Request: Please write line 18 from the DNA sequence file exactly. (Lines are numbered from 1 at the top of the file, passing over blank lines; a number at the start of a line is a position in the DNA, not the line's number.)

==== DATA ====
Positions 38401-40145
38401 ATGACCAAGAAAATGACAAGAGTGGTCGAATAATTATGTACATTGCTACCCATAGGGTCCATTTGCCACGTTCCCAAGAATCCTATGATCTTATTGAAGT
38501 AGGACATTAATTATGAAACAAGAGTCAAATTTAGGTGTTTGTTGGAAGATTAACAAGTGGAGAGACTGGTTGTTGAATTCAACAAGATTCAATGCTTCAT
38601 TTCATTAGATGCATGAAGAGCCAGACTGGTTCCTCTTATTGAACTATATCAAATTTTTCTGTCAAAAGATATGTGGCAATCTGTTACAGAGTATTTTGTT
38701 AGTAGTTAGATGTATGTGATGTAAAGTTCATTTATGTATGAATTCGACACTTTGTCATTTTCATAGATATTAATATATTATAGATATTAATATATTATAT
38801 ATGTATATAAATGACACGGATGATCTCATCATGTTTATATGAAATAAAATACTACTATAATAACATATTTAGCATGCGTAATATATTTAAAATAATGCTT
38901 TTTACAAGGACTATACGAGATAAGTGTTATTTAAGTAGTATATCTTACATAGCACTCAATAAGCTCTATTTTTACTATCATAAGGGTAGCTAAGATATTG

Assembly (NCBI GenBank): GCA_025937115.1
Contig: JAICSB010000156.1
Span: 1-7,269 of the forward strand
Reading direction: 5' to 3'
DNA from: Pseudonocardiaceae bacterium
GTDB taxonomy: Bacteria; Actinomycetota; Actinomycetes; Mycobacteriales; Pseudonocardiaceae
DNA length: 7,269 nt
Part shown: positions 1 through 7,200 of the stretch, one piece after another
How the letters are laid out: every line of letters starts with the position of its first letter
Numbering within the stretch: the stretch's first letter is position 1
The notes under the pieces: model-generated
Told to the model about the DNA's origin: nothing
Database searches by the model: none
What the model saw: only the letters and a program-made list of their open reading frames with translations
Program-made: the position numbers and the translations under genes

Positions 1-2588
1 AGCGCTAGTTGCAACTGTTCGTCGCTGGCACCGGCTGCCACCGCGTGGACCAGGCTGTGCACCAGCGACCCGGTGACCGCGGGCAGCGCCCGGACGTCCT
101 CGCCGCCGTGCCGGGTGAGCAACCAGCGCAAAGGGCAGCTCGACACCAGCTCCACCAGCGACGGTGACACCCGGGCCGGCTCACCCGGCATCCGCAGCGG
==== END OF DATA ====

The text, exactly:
The notes under the pieces: model-generated